Non-alcoholic fatty liver disease (NAFLD)–pathogenesis, classification, and effect on drug metabolizing enzymes and transporters

Document Type


Date of Original Version



Non-alcoholic fatty liver disease (NAFLD) is a spectrum of liver disorders. It is defined by the presence of steatosis in more than 5% of hepatocytes with little or no alcohol consumption. Insulin resistance, the metabolic syndrome or type 2 diabetes and genetic variants of PNPLA3 or TM6SF2 seem to play a role in the pathogenesis of NAFLD. The pathological progression of NAFLD follows tentatively a “three-hit” process namely steatosis, lipotoxicity and inflammation. The presence of steatosis, oxidative stress and inflammatory mediators like TNF-α and IL-6 has been implicated in the alterations of nuclear factors such as CAR, PXR, PPAR-α in NAFLD. These factors may result in altered expression and activity of drug metabolizing enzymes (DMEs) or transporters. Existing evidence suggests that the effect of NAFLD on CYP3A4, CYP2E1 and MRP3 is more consistent across rodent and human studies. CYP3A4 activity is down-regulated in NASH whereas the activity of CYP2E1 and the efflux transporter MRP3 is up-regulated. However, it is not clear how the majority of CYPs, UGTs, SULTs and transporters are influenced by NAFLD either in vivo or in vitro. The alterations associated with NAFLD could be a potential source of drug variability in patients and could have serious implications for the safety and efficacy of xenobiotics. In this review, we summarize the effects of NAFLD on the regulation, expression and activity of major DMEs and transporters. We also discuss the potential mechanisms underlying these alterations.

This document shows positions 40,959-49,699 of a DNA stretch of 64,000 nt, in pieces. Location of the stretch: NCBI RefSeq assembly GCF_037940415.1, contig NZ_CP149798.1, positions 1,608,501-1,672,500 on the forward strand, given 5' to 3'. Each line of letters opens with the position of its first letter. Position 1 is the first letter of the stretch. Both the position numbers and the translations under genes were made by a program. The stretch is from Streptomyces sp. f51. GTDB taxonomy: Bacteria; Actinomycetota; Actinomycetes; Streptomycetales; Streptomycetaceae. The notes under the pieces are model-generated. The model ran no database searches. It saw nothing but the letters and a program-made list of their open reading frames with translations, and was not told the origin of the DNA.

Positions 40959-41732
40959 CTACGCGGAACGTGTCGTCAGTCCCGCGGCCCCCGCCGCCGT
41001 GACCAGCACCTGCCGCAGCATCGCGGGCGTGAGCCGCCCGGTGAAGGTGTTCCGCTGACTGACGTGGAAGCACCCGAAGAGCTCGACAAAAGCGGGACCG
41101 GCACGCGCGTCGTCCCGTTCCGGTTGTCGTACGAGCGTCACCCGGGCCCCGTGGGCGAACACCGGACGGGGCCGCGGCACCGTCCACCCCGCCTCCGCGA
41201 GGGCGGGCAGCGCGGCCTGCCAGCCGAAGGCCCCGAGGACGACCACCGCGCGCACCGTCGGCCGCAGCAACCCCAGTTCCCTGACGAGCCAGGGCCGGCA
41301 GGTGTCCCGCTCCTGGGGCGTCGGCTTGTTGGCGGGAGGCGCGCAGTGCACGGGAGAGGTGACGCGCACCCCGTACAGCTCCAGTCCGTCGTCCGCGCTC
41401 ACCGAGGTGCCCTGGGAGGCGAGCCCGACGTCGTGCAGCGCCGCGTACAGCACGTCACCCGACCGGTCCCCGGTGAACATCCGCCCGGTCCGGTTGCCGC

Publication Title, e.g., Journal

Drug Metabolism Reviews